Ebe and Ashten were both waiting for me at the finish. We took pictures, and then Ashten had to drive back to Iowa (Thanks again so much girl for coming all the way out!).  I ended up going out celebrating that night with some of my favorite people, closing down the bars.  It was amazing how much energy I still had.

This all would not have happened without the support from my family, friends, and Coach Ebe.  I’m so thankful to have such great people in my life that support this crazy addiction.  And I can’t say enough-thanks to Ebe for believing I could do even more than I ever thought I could. He set the bar high for me, was tough, but gave me the push I needed to finally reach my goals.  I’m forever in your debt.

I’m a week post-Ironman and starting to feel semi-normal again.  This crazy year isn’t over quite yet-I am toeing the line at Ironman Kentucky 3 weeks from tomorrow. I don’t know if I’ll be recovered, or I’ll feel great, but at least the pressure is off because I was able to reach my goal (well beyond it!) at Wisconsin. Thanks for reading! J

Monday, January 26, 2015

New Superfruit-Check it out!

As a triathlete, I am always looking for different ways to improve my daily nutrition.  When a friend shared her new kickstarter business, I was extremely excited to learn more about it and selfishly to see how it could improve MY lifestyle.  So, I tried Sant.

First, I should probably share a little background on this new superfruit. Per the Sant website, the fruit, Garcinia indica, is super itself.  It's been used in Ayuervedic medicine for thousands of years to prevent & treat illnesses and to balance the mind & body. It has Garcinol, HCA, xanthones; vitamins B1, B3, B9, B12, C; maganese, magnesium, and potassium and 5x more antioxidants than Kale. (WHAT? I thought Kale was pretty much the Holy Grail of superfruits-So this MUST be great!)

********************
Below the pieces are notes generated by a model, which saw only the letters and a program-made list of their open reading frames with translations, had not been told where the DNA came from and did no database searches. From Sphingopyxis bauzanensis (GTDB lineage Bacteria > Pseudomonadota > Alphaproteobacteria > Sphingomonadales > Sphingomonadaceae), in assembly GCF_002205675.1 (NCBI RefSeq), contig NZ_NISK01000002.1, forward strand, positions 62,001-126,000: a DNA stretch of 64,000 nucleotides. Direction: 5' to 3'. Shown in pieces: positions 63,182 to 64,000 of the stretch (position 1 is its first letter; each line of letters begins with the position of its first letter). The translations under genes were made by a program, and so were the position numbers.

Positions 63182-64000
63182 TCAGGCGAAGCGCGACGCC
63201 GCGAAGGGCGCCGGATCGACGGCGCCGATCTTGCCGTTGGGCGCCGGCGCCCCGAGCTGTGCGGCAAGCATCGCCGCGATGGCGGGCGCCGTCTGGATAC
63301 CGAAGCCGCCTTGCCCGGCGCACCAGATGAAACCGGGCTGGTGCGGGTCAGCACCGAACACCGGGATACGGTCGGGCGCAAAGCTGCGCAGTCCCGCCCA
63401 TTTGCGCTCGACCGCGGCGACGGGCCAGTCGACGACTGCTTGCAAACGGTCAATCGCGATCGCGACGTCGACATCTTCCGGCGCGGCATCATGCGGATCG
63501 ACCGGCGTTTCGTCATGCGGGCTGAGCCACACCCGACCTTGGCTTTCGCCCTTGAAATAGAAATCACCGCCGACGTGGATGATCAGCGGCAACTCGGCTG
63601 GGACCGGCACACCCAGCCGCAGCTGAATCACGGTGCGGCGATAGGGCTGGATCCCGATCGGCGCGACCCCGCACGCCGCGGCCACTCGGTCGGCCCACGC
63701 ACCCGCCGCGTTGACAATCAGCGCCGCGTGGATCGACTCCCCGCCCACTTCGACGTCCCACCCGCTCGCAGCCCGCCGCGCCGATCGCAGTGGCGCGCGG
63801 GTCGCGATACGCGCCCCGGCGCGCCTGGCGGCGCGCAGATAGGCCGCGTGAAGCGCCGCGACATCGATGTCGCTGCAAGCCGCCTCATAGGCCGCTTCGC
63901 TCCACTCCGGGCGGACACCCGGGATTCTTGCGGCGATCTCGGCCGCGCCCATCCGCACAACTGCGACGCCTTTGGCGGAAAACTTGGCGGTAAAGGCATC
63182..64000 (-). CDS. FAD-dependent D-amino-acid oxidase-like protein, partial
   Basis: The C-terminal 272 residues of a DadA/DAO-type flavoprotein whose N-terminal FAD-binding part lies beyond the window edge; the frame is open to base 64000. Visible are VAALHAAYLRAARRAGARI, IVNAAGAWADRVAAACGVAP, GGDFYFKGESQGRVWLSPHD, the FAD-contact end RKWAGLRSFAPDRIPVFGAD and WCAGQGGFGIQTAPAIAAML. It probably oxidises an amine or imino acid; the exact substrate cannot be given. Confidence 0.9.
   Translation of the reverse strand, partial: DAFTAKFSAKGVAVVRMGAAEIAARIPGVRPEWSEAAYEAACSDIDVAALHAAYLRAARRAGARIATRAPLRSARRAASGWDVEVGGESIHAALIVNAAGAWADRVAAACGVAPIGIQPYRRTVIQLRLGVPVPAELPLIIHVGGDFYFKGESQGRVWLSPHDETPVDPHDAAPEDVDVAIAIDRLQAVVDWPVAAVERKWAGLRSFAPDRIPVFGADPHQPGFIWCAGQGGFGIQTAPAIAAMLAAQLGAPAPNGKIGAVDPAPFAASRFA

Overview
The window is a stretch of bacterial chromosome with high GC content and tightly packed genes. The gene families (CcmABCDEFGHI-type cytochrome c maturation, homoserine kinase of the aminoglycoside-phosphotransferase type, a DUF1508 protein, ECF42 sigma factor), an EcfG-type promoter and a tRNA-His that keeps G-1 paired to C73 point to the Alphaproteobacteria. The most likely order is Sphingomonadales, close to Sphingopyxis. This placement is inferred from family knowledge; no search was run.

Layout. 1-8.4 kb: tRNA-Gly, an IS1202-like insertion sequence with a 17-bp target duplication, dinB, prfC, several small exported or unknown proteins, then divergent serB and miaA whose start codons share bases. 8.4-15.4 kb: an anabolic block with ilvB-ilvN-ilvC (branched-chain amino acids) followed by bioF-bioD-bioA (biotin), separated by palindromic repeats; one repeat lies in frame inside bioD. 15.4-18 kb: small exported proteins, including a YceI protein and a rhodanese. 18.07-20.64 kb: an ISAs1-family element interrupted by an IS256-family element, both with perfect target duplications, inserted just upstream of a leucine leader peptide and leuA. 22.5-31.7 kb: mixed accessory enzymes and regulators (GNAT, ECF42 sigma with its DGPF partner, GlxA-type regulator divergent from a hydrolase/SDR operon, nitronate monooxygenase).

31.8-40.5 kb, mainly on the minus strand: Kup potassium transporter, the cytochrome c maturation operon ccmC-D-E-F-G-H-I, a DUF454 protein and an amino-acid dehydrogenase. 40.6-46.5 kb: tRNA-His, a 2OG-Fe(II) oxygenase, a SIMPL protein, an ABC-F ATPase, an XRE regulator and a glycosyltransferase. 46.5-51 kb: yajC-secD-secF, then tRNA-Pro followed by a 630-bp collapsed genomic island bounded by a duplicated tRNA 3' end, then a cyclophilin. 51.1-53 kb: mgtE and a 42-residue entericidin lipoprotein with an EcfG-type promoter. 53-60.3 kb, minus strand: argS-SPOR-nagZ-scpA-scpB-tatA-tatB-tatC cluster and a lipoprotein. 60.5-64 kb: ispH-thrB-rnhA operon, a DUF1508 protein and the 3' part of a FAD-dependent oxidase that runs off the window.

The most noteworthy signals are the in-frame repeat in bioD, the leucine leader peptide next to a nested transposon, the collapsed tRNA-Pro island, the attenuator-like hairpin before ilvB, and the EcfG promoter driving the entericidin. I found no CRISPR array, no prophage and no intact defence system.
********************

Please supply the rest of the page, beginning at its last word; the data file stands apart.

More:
All of this on paper sounded amazing, but of course I asked the question-What exactly will this do for me?  Kim LaPaglia, founder of Sant, replied that the product will:

                Promote digestion-(FANTASTIC)
                Regulate sleep and mood-(Who doesn’t need help here?)
                Increases muscle tone and manages weight-(Get fit with Sant!)
                Strengthens heart-(All ages can appreciate this benefit)
                Stabilizes cholesterol-( I don’t think about as often as I  should)
                Cleanses skin-(Now I’ll save money on make up)
                Decreases inflammation-( How many products is this in one?)
                It makes you feel good!-(SOLD!!!!)

When I received my first bag of Sant, I was really excited to try it.  I took several of the fruits and dropped them into my Nalgene bottle and watched the color of the water slowly change to a pretty shade of red.  I sipped on it throughout the day, not knowing that my health benefits had already begun.  Immediately I saw the advantages of this product. The quickest improvement I observed was in my digestion.   I’m excited to continue use and achieve the other not so obvious health advantages from this great new product.
Sant is currently in its kickstart faze-So head over to this link and support an up-and-coming business that will be sure to help you out considerably!

Sant Kickstarter

Thursday, September 11, 2014

Ironman Wisconsin 2014 Race Report

Ironman Wisconsin Race Report
September 7th, 2014
9th Ironman, 6th In Madison

Pre Race Weekend Info:

This year I was going into Ironman Wisconsin with some fairly high hopes.  My PR for the course is a 12:45 and I was hoping to break that (fairly significantly) this year.  I started riding early on in the season preparing for the Horribly Hilly Hundreds in June, followed by falling into the Endurance Nation 12 week Intermediate training plan leading into Ironman Wisconsin.  The weeks leading into Madison I did everything in my power to stay healthy-Loading up on the Emergen-C packets, my vitamins, and was getting lots of rest. Besides a few chronic injuries (left hamstring, slight heel discomfort) I was feeling healthy and ready to toe the start line-or so I thought.

Race Week

Thursday 9.4.2014
I worked a half day and drove up to Madison at lunchtime.  Before I left school that day, my students were all wishing me luck when one sneezed DIRECTLY in my face.  Like, I felt it spray all over me. Now I know this is not what probably led to my demise, but seems like it was really the starting point for everything I was about to go through race weekend.